President Teresa Amott spoke to Student Senate at its meeting Tuesday night seeking feedback on a change to the Grievance Panel, which the college is currently in the process of considering. The change would remove students from sitting on the panel, which hears cases of sexual assault and misconduct, and would occur in order to protect student privacy.
Amott said that the change would be based on a recommendation in an update that the Office of Civil Rights released in April called “Questions and Answers on Title IX and Sexual Violence.” A passage in the update states, “Although Title IX does not dictate the membership of a hearing board, OCR discourages schools from allowing students to serve on hearing boards in cases involving allegations of sexual violence.”
Currently the Grievance Panel at Knox is made up of three individuals: ideally a student, a faculty member and a staff member. Amott noted that she sees both the pros and cons of having a student sit on the panel, but expressed concern for the privacy of students involved in the hearing if they must recount events involving sexual assault or misconduct to their peers.
“It is a very small campus,” Amott said. “It means that the victim could be in a class with someone who knows the most intimate details of that person’s life.”
Amott wanted to get feedback from members of Senate on the proposed change and plans to speak with other student groups in the future in order to understand the thoughts of the student body on the issue. After gathering this information, Amott said she plans to meet with an attorney to discuss what is best for Knox.
Junior Senator Charlie Harned told Amott that his concern with removing students from the panel is that the panel would suffer from the loss of a student perspective; faculty and staff members may not understand campus life in the same way that a student would.
“I do agree with the OCR’s recommendation. … But a student gives a student perspective and faculty and staff may be out of touch with certain aspects of student life — that’s my biggest concern. That said, I do believe it may be inappropriate to have a student on the Grievance Panel,” Harned said.
Amott agreed that students may bring valuable knowledge of campus culture to the panel, but said that issues as severe as sexual assault and misconduct transcend any age or cultural boundary that might exist between students and faculty members.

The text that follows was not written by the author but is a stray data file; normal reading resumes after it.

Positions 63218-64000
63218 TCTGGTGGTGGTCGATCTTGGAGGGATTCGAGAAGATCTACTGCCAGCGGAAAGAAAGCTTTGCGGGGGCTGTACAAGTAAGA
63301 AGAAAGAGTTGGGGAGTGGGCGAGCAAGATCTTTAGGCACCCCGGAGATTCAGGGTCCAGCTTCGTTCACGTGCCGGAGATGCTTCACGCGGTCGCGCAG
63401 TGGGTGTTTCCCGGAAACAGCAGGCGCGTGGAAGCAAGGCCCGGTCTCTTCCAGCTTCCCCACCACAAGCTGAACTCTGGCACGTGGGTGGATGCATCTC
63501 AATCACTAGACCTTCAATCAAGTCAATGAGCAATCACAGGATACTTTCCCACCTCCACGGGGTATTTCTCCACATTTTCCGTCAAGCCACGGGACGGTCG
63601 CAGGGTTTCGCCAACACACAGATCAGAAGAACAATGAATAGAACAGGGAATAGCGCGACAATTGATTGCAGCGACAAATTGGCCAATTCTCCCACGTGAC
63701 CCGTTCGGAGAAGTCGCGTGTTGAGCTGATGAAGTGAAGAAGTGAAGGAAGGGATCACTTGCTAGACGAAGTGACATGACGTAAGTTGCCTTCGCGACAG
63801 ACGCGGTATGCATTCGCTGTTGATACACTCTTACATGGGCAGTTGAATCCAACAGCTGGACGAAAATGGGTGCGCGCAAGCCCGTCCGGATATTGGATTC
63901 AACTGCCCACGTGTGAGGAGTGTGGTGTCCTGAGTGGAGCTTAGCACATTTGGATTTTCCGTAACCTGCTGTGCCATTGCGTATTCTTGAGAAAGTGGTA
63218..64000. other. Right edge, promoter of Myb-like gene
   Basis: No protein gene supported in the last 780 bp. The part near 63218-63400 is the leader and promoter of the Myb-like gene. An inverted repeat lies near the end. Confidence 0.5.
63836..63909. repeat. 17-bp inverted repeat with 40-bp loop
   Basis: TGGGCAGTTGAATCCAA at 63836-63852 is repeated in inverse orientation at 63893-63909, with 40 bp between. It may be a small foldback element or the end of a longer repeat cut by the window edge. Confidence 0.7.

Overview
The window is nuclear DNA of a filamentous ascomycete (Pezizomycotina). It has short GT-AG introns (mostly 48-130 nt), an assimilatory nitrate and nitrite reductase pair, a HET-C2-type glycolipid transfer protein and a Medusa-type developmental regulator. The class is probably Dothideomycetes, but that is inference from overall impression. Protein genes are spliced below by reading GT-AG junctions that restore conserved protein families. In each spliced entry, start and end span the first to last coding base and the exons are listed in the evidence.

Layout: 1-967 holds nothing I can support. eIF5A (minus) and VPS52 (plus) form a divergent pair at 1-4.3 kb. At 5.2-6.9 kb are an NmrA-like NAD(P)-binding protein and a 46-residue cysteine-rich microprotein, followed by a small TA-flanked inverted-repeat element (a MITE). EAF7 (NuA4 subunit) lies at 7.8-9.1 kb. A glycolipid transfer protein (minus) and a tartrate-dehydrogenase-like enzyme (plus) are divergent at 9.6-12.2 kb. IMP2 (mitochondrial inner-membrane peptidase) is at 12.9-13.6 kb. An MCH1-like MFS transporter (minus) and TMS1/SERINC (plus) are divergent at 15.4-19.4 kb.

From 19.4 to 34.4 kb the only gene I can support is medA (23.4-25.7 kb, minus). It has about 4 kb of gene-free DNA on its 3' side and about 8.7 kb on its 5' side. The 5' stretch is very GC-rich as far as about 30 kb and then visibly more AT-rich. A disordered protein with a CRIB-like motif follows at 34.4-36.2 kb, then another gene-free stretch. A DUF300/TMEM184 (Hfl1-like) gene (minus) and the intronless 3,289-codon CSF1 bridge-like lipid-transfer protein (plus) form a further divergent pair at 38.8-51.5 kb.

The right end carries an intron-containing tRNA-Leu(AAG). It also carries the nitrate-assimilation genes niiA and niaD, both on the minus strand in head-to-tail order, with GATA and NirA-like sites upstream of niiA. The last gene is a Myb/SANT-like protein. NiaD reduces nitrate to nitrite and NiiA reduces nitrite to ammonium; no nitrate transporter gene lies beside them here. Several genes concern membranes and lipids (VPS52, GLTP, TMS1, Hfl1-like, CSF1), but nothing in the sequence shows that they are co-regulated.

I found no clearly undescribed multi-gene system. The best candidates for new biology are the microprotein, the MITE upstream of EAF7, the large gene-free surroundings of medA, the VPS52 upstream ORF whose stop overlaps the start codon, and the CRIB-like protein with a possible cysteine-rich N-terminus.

“We are talking about offenses that are a violation of a person’s self,” Amott said. “This is a violation of such severity that it transcends individual campuses and cultures.”
Several senators told Amott that they agree with the OCR’s recommendation to remove students from the hearing panel, as they would not want peers on campus to know the details of a traumatic event that had happened to them.
Despite these concerns, some students mentioned that having students sit on the panel could be valuable for issues of transparency and would allow students to have a voice in an important issue to the campus.
Dining Services Chair and sophomore Max Wallace said that removing students from the panel might go against Knox’s culture of allowing students to take part in discussions of a more serious nature.
“It bothers me, the notion that students would lose their voice in this type of matter,” he told Amott.
Amott stressed that the college wants to continue to update its sexual assault procedures and the hearing process in order to make the campus a safe place for students, saying that the feedback she received from Student Senate aligned with her mixed feelings on the issue of removing students from the Grievance Panel.
“I’m hearing a deep concern about a loss of a student perspective, but I’m also hearing some recognition that it could be a problem to have students in there. So you’re exactly where I am,” she said.